What Do Chickens Eat?

What do chickens eat?

What Exactly Do Chickens Eat? 

When we first got started with chickens, we were curious about what chickens eat. 

Chickens can and will eat vegetables, fruit, grains, grass, insects, spiders, and even small animals, in some situations, cannibalism can even occur.

Chickens (gallus gallus domesticus) are omnivores!  (om·ni·vore, noun, an animal that eats food of both plant and animal origin.)

So there is a large realm of possibilities for what chickens can eat, let’s dive into these nutrition facts!

FoodCan Chickens Eat?
Avocado peel or pitNo
Beets and their greensYes
Berries (blue, black, raspberry)Yes
Bok ChoyYes
Chocolate, Candy or any related sweetsNo
Citrus of any kindNo
Collard greensYes
Cooked Potatoes (white, yellow, red…)Yes
Corn, on or off cobYes
Dry beans or even undercooked beansNo
Dry RiceNo
Grass clippingsNo
Green potato skinsNo
Manufactured/processed junk food of any kindNo
Moldy or rotten food of any kindNo
Peaches (no pit)Yes
Raw or Cooked Beans (NOT dried)Yes
Salt SnacksNo
Sweet PotatoesYes
Swiss chardYes
Turnips & turnip greensYes

Chickens Daily Dietary Needs

 In general, giving them a good laying pellet as their main source of nutrition is an excellent start. Laying pellets (or crumbles) offer the needed vitamins, minerals, and protein for health and egg production. 

There are different feeds for different ages, 24% protein chick starter, 20% protein chick grower, and then 15 to 17% protein laying pellets or crumbles.

There are also flock raisers/growers. These flock feeds are typically 20% protein and made for a mixture of birds, such as ducks, turkeys, quail, and of course, chickens. 

Our top favorite and recommended brands are Purina, DuMor, and Producers Pride.

Scratch Grains

Another common feed is scratch grains, it is a mixture of corn, wheat, barley, oats and millet, which averages about 8% protein.

This should not be considered the main source of nutrition for your flock! 

Scratch grains are more of a treat and entertainment, they are used to encourage scratching and pecking the ground, especially for flocks that are not allowed to free-range.

Think of it this way; Scratch grain is fast food from a drive-through, and laying pellets are a steak dinner.

You can supplement with scratch grains as long as your chickens are getting a well-balanced diet from a higher protein source.

Grit And Oyster Shell

Oyster shells are a good source of calcium and can be given a free choice to adult laying fowl, it should not be given a free choice to young birds. 

Another good and free option for calcium is to keep shells from your lady’s eggs, dry and crush them, then offer the shells free choice back to hens!

Since chickens don’t have teeth, they use tiny stones to aid in digesting their food. On beautiful, grassy fields, chickens struggle to find the stones or grit they need, so picking up a bag of commercial grit to offer free choice is a perfect solution and a great benefit to your flock health. Extra fine grit can be offered to chicks and young fowl.

Treats and Goodies

Chickens love a good treat just like the rest of us and can handle quite a variety of goodies!

Dried mealworms are a very popular hen treat right now, and they go nuts for them! Chickens also love fruits, veggies and live insects! Earthworms, grasshoppers, crickets and even cicadas are a welcomed tasty treat. 

But don’t over do it with the treats! Like us, too much of a good thing can be bad!

Do Chickens Eat Vegetables?

Chickens absolutely love vegetables! The list is almost endless but here are several you can feed your flock;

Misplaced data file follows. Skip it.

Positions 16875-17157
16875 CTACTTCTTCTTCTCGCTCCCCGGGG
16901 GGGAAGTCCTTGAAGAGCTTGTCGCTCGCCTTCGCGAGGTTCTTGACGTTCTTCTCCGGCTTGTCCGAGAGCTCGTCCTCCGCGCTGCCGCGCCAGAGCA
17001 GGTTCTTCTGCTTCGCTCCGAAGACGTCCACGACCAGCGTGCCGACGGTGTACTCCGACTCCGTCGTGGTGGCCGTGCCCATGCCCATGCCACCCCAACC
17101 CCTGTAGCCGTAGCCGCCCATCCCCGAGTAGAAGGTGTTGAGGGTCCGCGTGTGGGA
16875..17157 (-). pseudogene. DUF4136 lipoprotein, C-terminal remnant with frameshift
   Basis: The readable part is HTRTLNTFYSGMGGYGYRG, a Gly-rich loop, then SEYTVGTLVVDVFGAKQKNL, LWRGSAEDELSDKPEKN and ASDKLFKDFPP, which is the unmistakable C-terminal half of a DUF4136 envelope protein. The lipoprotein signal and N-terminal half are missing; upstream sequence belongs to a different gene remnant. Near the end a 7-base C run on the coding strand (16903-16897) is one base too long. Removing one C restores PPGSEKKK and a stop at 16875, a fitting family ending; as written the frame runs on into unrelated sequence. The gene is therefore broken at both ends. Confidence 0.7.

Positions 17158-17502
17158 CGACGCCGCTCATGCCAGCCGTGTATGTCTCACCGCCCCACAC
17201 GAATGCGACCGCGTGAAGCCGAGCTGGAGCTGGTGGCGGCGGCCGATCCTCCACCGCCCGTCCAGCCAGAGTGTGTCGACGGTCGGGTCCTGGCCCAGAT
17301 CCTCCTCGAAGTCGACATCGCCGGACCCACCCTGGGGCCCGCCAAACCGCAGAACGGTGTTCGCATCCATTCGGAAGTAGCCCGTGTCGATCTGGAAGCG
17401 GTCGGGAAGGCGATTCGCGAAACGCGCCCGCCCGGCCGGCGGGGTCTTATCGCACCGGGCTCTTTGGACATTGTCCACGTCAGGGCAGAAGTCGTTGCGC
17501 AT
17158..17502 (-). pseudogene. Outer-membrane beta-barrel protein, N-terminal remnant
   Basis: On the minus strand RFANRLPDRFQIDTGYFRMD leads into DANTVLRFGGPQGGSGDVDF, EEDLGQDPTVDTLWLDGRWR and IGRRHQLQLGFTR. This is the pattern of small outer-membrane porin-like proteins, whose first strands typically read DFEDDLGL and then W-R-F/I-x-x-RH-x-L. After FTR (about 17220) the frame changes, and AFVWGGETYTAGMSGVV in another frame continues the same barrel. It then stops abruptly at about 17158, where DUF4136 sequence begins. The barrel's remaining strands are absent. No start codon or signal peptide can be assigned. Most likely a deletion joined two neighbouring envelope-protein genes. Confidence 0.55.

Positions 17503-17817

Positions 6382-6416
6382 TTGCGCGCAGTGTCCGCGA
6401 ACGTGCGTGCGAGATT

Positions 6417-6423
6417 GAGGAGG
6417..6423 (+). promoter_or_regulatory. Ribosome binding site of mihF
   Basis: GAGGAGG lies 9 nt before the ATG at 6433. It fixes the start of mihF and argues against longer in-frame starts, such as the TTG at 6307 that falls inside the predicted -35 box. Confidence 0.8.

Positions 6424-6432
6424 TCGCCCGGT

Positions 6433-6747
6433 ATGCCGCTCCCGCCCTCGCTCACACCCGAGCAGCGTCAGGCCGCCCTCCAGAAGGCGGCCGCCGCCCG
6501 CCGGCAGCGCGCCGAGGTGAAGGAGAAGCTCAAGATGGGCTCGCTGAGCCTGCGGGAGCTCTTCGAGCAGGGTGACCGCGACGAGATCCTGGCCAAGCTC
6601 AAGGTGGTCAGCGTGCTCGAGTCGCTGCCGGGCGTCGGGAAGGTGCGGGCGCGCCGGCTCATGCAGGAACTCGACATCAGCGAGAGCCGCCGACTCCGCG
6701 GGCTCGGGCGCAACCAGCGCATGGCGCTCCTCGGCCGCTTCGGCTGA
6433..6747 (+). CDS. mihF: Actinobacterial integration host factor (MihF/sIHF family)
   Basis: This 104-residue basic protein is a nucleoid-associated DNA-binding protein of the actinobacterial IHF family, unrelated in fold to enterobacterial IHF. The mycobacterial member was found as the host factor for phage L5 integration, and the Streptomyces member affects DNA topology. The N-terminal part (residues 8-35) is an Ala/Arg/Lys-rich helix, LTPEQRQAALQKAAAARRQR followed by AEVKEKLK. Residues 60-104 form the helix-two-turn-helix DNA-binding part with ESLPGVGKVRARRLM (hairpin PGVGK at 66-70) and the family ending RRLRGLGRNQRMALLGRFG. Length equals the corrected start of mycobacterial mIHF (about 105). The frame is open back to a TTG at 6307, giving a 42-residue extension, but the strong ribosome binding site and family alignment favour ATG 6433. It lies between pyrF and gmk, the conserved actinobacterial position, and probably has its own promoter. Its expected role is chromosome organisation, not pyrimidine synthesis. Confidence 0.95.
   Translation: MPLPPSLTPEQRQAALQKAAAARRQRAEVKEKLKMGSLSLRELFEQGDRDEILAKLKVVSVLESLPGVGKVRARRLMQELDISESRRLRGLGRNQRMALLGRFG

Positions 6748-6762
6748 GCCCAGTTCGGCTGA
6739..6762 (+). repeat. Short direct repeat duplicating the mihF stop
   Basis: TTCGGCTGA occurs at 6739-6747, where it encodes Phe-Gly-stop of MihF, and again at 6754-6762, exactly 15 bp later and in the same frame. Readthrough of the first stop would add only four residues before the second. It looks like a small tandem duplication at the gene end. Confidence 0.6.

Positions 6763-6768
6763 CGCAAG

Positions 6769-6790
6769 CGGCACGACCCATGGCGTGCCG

• Cabbage
  • Swiss chard
  • Corn, on or off cob
  • Cooked Potatoes (white, yellow, red…)
  • Sweet Potatoes
  • Bok Choy
  • Spinach,
  • Collard greens
  • Beets and their greens
  • Broccoli
  • Cauliflower
  • Cucumbers
  • Zucchini
  • Squash
  • Turnips & turnip greens
  • Radishes
  • Kale
  • Peppers
  • Raw or Cooked Beans (NOT dried)

Your flock will receive many vitamins and health benefits to being given the cuttings or scraps from any of the above mentioned veggie!

Can Chickens Eat Mice?

Anything a chicken can overpower or outrun; they just may try to eat! I have witnessed chickens eating mice, small snakes, lizards, baby rats, and voles. I once heard of a hen eating a hummingbird. There is no limit to what a chicken will try!

Will it hurt them to eat mice or any of the above mentioned? No! They are omnivores and anything is fair game, in this case, they will seem rather carnivorous. 

As long as there is no mouse/rat poison set on the property anywhere, the chickens are safe and doing you a favor. 

And yes, you can still eat the eggs after your girls have had a meal of wild game!

Will My Chickens Eat My Garden?

Nothing catches a chicken’s eye like a bright red tomato! Or a yellow squash…

Chickens love fresh produce and do not mind taking it from your garden, so if you free range your girls, put a fence around your precious tomato patch. 

You can grow some plants for the hens to have at if you like, a healthy flock would thrive off the fresh veggies you share!

Will Chickens Eat Ticks?

Chickens will eat ticks and any other pest on your property. Free-ranging biddies will eat anywhere from 2 to 300 ticks a day if the population is there, most chickens average about 80 ticks a day. The only good tick is a dead tick… especially if it feeds the hens. 

Personally, I prefer chickens for ticks over Guinea fowl for a smaller property. Chickens stay closer to home than guineas do, so for me, they do a better job.

I keep a bachelor flock of roosters on my land just for tick control, they make for a colorful band of boys for pest control.

Will Chickens Eat Ants?

Some chickens may not eat ants, but typically, they will eat ants and most likely rid you of the colony. Some chickens cannot eat enough! Where others will just ignore the ant’s existence, results may vary.

They will go after carpenter ants, sugar ants and black house ants, it really doesn’t matter what kind it is to a chicken. Is it safe for hens to eat ants? Most of the time, the answer is yes!

Will Chickens Eat Fire Ants?

Chickens can and will eat fire ants; with that being said, if your birds happen upon a fire ant mound, the ants are immensely aggressive and will attack whatever is disturbing the nest, if they swarm, they can overtake your birds with painful toxic stings that have been known to kill chickens.